The CTCF insulator protein forms an unusual DNA structure
Department of Molecular Genetics, University of Toronto, 1 King's College Circle, Medical Sciences Building Room 4284, Toronto, Ontario, Canada, M5 S 1A8
BMC Molecular Biology 2010, 11:101 doi:10.1186/1471-2199-11-101Published: 21 December 2010
The CTCF insulator protein is a highly conserved zinc finger protein that has been implicated in many aspects of gene regulation and nuclear organization. The protein has been hypothesized to organize the human genome by forming DNA loops.
In this paper, we report biochemical evidence to support the role for CTCF in forming DNA loops. We have measured DNA bending by CTCF at the chicken HS4 β-globin FII insulator element in vitro and have observed a unique DNA structure with aberrant electrophoretic mobility which we believe to be a DNA loop. CTCF is able to form this unusual DNA structure at two other binding sites: the c-myc P2 promoter and the chicken F1 lysozyme gene silencer. We also demonstrate that the length though not the sequence of the DNA downstream of the binding site is important for the ability of CTCF to form this unusual DNA structure. We hypothesize that a single CTCF protein molecule is able to act as a "looper" possibly through the use of several of its zinc fingers.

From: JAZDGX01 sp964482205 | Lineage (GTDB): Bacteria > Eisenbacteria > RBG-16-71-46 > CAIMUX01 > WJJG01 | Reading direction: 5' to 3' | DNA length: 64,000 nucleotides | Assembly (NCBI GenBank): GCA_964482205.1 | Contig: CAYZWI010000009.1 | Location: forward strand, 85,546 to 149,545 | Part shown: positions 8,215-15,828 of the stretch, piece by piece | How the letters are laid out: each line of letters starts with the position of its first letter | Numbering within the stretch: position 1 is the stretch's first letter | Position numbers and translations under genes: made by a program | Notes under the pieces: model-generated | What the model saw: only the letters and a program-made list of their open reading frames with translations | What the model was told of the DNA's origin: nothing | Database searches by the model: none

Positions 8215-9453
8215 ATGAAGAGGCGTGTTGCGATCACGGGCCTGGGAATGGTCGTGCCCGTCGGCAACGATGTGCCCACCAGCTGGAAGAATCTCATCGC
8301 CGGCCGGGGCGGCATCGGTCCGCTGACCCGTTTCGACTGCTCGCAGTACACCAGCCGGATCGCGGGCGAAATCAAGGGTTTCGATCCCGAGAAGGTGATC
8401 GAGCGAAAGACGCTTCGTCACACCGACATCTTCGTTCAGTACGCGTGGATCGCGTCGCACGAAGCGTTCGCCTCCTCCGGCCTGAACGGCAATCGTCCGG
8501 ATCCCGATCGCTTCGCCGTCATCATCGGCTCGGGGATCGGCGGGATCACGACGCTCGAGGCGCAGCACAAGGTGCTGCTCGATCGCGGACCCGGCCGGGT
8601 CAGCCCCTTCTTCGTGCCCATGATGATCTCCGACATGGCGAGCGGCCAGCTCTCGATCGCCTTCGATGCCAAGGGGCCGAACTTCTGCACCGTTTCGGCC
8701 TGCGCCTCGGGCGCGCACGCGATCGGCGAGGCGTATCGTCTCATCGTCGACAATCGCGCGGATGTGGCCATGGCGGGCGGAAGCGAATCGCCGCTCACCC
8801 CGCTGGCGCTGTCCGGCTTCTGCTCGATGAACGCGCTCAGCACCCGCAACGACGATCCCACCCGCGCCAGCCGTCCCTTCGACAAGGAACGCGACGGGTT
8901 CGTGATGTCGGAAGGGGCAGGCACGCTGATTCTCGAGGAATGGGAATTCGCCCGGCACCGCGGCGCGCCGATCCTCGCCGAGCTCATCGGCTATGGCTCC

CTCF is able to form an unusual DNA structure through the zinc finger domain of the protein. This unusual DNA structure is formed in a directional manner by the CTCF protein. The findings described in this paper suggest mechanisms by which CTCF is able to form DNA loops, organize the mammalian genome and function as an insulator protein.